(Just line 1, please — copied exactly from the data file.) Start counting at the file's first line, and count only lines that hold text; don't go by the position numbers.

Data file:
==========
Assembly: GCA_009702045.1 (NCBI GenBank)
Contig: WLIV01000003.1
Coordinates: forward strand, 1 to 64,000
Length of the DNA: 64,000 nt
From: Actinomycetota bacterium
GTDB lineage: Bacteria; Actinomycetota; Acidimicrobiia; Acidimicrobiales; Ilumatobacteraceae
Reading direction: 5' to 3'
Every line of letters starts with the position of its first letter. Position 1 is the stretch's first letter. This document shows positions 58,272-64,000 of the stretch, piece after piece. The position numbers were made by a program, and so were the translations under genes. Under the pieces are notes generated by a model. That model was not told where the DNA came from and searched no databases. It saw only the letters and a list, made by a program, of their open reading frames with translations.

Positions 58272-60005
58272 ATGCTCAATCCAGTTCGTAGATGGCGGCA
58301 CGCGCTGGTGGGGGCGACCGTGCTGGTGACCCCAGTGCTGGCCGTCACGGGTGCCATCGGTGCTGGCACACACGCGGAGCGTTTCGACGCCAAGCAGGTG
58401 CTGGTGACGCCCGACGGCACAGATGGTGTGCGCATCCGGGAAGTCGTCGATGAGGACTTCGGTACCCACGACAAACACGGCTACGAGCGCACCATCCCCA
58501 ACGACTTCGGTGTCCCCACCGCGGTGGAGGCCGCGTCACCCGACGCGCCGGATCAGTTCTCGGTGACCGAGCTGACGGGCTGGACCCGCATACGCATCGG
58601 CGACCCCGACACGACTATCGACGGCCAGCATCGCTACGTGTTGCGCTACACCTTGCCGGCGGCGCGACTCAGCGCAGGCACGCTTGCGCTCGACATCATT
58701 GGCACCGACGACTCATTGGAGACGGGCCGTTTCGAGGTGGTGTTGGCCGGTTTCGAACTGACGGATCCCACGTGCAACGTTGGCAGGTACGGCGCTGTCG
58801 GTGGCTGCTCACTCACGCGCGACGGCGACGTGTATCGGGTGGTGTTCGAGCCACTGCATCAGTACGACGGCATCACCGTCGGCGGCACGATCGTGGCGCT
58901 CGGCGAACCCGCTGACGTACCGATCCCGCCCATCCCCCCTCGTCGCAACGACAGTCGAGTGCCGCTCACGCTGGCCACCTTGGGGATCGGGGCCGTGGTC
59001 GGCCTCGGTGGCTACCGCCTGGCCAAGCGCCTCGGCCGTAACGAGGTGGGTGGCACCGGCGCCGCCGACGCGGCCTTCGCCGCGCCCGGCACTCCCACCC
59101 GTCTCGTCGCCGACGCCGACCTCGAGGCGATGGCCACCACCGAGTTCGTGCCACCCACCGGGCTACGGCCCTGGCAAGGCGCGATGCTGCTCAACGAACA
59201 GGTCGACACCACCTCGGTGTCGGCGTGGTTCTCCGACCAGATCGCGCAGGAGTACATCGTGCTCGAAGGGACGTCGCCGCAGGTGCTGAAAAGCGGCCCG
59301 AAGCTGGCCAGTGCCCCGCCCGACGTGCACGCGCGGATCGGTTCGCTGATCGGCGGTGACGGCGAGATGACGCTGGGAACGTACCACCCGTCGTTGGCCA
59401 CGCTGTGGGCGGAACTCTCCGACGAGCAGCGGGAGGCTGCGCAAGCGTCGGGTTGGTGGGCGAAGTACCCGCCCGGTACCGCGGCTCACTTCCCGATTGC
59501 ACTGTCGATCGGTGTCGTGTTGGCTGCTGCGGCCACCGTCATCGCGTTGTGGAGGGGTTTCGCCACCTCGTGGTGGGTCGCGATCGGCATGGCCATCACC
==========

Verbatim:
Assembly: GCA_009702045.1 (NCBI GenBank)